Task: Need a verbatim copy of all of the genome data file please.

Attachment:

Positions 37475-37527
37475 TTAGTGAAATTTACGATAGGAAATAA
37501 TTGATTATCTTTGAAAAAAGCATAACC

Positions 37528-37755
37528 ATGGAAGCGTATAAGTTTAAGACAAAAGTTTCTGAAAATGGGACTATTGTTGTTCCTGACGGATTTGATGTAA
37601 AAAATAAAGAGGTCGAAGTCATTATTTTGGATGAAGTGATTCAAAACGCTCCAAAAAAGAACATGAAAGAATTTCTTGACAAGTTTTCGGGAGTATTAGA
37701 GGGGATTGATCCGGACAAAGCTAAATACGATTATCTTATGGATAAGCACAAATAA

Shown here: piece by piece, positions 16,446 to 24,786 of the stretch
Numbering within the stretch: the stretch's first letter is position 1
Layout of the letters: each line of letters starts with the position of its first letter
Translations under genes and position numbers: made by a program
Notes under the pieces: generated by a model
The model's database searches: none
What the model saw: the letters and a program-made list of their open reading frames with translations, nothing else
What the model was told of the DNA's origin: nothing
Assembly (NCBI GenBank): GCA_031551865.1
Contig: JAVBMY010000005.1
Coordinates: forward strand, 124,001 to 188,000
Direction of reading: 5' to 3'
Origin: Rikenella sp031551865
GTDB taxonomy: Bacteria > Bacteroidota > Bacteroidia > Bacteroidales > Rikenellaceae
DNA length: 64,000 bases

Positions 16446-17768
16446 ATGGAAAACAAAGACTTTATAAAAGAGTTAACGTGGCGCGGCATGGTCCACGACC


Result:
Positions 37475-37527
37475 TTAGTGAAATTTACGATAGGAAATAA
37501 TTGATTATCTTTGAAAAAAGCATAACC

Positions 37528-37755
37528 ATGGAAGCGTATAAGTTTAAGACAAAAGTTTCTGAAAATGGGACTATTGTTGTTCCTGACGGATTTGATGTAA
37601 AAAATAAAGAGGTCGAAGTCATTATTTTGGATGAAGTGATTCAAAACGCTCCAAAAAAGAACATGAAAGAATTTCTTGACAAGTTTTCGGGAGTATTAGA
37701 GGGGATTGATCCGGACAAAGCTAAATACGATTATCTTATGGATAAGCACAAATAA

Shown here: piece by piece, positions 16,446 to 24,786 of the stretch
Numbering within the stretch: the stretch's first letter is position 1
Layout of the letters: each line of letters starts with the position of its first letter
Translations under genes and position numbers: made by a program
Notes under the pieces: generated by a model
The model's database searches: none
What the model saw: the letters and a program-made list of their open reading frames with translations, nothing else
What the model was told of the DNA's origin: nothing
Assembly (NCBI GenBank): GCA_031551865.1
Contig: JAVBMY010000005.1
Coordinates: forward strand, 124,001 to 188,000
Direction of reading: 5' to 3'
Origin: Rikenella sp031551865
GTDB taxonomy: Bacteria > Bacteroidota > Bacteroidia > Bacteroidales > Rikenellaceae
DNA length: 64,000 bases

Positions 16446-17768
16446 ATGGAAAACAAAGACTTTATAAAAGAGTTAACGTGGCGCGGCATGGTCCACGACC